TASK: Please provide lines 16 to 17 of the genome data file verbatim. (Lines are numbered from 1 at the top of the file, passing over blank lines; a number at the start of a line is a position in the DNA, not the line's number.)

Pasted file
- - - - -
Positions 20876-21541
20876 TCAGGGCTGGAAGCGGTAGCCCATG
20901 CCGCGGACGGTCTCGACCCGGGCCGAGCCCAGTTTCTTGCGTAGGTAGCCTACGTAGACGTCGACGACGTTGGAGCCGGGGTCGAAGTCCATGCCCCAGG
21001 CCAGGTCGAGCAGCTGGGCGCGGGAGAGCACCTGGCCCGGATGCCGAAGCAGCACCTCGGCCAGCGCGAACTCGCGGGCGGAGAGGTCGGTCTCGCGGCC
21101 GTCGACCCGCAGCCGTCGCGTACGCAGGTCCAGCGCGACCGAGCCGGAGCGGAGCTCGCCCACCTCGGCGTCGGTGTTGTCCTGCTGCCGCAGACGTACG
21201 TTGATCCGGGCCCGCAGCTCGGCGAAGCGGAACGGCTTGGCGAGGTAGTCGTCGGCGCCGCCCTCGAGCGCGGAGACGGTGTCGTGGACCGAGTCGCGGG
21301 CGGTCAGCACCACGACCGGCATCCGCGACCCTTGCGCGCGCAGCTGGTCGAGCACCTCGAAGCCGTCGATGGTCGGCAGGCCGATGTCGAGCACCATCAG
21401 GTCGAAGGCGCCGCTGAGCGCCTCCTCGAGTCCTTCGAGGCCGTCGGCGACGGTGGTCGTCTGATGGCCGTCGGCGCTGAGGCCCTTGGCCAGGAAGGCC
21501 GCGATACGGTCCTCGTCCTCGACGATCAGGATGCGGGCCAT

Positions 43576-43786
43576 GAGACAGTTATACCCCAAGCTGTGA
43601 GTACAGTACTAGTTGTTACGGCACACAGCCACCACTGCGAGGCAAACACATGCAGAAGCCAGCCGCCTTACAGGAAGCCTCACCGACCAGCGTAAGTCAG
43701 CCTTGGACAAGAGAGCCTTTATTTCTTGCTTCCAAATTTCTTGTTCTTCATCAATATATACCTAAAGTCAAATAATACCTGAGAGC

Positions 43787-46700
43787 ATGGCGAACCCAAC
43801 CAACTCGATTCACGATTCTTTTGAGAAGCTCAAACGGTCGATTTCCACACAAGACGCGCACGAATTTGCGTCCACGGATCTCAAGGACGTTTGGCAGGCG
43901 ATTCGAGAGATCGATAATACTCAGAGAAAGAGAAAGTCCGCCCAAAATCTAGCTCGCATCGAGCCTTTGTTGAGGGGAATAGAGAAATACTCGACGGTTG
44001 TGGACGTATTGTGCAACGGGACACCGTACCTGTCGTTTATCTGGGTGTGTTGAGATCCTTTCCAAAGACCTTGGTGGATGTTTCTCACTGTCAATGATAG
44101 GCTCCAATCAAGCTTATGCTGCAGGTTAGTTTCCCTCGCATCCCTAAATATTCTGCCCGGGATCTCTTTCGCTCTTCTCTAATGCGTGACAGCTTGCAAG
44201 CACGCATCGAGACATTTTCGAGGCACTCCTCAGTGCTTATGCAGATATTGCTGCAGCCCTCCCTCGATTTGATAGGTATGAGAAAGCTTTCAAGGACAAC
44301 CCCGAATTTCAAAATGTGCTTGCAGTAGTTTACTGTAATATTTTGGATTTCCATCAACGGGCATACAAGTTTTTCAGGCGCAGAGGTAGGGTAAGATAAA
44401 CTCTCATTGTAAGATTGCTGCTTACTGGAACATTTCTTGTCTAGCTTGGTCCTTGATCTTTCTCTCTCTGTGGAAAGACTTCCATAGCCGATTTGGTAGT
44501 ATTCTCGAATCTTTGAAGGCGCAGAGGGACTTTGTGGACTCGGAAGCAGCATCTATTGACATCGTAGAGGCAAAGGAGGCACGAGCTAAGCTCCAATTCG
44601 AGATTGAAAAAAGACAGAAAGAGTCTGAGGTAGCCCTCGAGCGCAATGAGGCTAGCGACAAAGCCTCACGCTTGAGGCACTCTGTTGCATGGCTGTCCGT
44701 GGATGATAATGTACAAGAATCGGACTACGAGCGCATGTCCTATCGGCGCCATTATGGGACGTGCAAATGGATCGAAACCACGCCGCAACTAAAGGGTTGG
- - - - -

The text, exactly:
43801 CAACTCGATTCACGATTCTTTTGAGAAGCTCAAACGGTCGATTTCCACACAAGACGCGCACGAATTTGCGTCCACGGATCTCAAGGACGTTTGGCAGGCG
43901 ATTCGAGAGATCGATAATACTCAGAGAAAGAGAAAGTCCGCCCAAAATCTAGCTCGCATCGAGCCTTTGTTGAGGGGAATAGAGAAATACTCGACGGTTG